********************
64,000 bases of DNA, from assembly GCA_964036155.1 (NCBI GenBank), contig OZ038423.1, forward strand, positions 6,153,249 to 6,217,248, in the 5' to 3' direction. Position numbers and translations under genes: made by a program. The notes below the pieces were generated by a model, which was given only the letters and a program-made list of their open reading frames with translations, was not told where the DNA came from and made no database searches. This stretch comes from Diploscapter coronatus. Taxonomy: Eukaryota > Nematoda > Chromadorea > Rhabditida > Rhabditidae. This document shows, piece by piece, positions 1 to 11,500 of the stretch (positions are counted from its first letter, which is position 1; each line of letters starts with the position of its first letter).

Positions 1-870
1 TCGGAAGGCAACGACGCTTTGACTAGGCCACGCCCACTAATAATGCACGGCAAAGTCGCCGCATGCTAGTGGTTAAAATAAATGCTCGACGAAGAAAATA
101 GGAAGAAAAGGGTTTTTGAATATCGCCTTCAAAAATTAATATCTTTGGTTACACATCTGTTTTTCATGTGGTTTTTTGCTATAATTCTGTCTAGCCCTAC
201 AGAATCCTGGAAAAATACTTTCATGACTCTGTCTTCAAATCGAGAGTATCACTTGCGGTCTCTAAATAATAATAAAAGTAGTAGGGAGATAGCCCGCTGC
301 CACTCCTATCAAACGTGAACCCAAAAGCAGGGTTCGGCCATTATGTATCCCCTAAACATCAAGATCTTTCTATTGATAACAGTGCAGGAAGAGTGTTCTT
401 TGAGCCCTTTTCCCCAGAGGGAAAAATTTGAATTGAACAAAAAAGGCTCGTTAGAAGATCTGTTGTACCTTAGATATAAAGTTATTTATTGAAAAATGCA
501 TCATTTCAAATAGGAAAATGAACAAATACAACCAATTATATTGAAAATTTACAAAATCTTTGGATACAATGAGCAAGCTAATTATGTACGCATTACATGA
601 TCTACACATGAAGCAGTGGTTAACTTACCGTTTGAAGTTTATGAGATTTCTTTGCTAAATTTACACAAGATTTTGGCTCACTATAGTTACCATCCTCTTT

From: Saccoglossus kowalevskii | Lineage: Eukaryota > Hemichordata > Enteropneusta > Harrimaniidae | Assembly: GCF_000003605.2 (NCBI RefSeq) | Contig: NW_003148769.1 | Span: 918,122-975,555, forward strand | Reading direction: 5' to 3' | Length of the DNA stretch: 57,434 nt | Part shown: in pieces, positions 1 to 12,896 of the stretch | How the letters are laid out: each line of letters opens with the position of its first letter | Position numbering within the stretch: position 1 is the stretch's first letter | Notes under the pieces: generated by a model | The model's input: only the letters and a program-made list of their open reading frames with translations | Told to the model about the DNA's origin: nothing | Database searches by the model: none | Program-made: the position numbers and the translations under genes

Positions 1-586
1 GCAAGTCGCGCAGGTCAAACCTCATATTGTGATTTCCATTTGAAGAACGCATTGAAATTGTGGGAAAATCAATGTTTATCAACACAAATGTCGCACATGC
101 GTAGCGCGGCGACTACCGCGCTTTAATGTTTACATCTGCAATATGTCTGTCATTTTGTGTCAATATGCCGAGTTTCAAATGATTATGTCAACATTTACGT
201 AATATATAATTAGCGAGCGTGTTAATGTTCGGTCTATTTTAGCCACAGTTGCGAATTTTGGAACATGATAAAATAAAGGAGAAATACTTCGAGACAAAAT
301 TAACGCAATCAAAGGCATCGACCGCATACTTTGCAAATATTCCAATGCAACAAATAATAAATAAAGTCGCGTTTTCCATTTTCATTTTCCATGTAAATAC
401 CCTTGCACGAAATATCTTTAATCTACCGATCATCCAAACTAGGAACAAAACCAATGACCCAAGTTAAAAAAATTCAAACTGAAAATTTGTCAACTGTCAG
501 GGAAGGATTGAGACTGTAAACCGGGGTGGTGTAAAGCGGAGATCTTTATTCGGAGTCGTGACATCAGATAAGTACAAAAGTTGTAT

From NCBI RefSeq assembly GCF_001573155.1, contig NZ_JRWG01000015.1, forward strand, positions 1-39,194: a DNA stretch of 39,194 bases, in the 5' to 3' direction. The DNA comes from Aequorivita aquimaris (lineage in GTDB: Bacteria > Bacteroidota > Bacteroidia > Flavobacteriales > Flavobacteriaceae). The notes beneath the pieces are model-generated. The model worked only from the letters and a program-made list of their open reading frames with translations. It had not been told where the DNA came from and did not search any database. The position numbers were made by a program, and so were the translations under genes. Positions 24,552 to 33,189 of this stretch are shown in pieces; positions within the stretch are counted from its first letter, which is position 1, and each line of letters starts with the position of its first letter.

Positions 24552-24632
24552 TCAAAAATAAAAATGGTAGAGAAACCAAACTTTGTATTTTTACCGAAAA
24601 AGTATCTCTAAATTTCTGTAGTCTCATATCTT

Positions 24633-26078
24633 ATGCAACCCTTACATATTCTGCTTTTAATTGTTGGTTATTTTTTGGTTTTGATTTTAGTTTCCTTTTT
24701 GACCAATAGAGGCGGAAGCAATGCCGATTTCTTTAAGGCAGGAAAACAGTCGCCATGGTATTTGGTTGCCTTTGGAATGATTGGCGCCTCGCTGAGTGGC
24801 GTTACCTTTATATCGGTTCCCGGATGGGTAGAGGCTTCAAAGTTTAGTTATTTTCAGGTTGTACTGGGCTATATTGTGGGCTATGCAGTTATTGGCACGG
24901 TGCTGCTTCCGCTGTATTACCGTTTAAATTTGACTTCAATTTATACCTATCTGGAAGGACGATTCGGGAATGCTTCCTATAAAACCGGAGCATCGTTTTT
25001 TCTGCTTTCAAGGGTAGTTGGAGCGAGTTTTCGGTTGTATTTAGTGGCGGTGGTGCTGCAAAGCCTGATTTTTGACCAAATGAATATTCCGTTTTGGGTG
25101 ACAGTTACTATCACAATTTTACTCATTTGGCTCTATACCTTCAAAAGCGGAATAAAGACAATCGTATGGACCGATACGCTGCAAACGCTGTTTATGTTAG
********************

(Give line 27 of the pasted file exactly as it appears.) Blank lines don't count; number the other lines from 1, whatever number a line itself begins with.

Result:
25001 TCTGCTTTCAAGGGTAGTTGGAGCGAGTTTTCGGTTGTATTTAGTGGCGGTGGTGCTGCAAAGCCTGATTTTTGACCAAATGAATATTCCGTTTTGGGTG